Researchers Reveal Host cytoskeletal vimentin serves as a structural organizer and an RNA-binding protein regulator to facilitate Zika viral replication
Zika virus (ZIKV) infection can rewire cellular network and hijack cellular transcription/translation machinery to establish viral replication complexes (RCs) to guarantee its efficient life cycle. However, the spatial and functional relationship between rewired vimentin filaments and condensed ZIKV RCs remain understudied.
In the study published in the journal Proceedings of the National Academy of Sciences of the United States of America (PNAS) on , entitled Host cytoskeletal vimentin serves as a structural organizer and an RNA-binding protein regulator to facilitate Zika viral replication, Prof. JIU Yaming’s group at Institut Pasteur of Shanghai, the Chinese Academy of Sciences discovered a dule-role of vimentin underlying ZIKV replication by using advanced imaging techniques and omics analysis.
In this study, vimentin filaments undergo drastic reorganization upon viral protein synthesis to form a perinuclear cage-like structure that embraces RCs, gather important host factors and virus components, and interact with many endoplasmic reticulum proteins such as RRBP1 to promote viral RNA replication. According to the researchers, knockout of vimentin dispersed the components of ZIKV RC, and reduced ZIKV genome, viral protein synthesis and infectious virion production without affecting viral binding and entry to the host cell.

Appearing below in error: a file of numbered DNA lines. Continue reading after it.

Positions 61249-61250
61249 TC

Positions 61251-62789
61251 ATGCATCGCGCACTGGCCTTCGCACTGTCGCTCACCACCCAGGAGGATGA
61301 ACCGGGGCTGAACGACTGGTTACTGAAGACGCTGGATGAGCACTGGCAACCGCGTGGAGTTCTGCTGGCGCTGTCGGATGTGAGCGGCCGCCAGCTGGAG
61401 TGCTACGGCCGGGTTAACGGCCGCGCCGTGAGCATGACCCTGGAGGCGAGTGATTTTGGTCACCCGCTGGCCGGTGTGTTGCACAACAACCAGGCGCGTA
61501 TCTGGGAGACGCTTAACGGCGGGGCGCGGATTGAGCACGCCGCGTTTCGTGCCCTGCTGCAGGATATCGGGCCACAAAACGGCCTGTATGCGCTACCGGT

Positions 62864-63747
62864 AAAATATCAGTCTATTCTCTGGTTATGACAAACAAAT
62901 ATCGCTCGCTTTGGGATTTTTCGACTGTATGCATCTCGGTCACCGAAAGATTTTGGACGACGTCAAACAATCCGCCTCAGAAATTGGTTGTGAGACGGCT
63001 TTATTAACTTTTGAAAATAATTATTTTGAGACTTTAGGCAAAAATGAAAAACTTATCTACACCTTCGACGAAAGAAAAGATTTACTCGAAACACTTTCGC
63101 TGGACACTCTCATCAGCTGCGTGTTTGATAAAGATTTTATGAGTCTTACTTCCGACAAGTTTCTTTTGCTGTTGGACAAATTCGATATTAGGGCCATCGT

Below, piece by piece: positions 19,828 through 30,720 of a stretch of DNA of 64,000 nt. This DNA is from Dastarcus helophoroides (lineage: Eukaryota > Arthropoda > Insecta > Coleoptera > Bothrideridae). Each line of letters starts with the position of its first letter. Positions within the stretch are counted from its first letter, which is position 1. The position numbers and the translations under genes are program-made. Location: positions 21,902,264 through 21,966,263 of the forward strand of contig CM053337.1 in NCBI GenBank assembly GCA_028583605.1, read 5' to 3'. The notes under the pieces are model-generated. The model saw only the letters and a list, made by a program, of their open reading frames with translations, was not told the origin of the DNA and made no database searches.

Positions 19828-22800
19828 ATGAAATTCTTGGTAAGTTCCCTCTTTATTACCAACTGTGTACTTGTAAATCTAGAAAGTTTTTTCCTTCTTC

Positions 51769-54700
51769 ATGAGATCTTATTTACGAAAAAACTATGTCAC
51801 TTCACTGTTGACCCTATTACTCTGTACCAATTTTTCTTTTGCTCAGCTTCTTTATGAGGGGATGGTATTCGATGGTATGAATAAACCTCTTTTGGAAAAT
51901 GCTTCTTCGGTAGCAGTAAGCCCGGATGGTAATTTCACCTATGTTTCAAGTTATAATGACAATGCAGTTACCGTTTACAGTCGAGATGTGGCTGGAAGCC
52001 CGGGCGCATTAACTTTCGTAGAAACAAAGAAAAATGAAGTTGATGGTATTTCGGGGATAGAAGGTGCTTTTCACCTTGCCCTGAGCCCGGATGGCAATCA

Further investigation revealed many host RNA-binding proteins interact with and being regulated by vimentin during ZIKV infection. Thereinto, the cytoplasmic-region of ribosome receptor binding protein 1 (RRBP1), an ER transmembrane protein that directly binds viral RNA, interacted with and was regulated by vimentin. Depletion of vimentin dispersed the location of RRBP1 on ER, reduced expression level of RRBP1 and colocalization between RRBP1 and viral dsRNA.
Interestingly, depletion of vimentin resulted in ER dispersion in both uninfected and ZIKV-infected condition. Together, the physical contact and biological association between vimentin and ER guarantee the accurate location and function of viral RCs by interacting and regulating multiple critical ER-located proteins involved in viral replication.
These findings fill the long-term gap in our knowledge of the cellular function of intermediate filaments in addition to structural support and provide a potential target for ZIKV therapy. This work was supported by the Chinese Academy of Science, National Natural Science Foundation of China and Ministry of Science and Technology of China, etc.
Proposed model for dual roles of vimentin during ZIKV infection. (Image by IPS)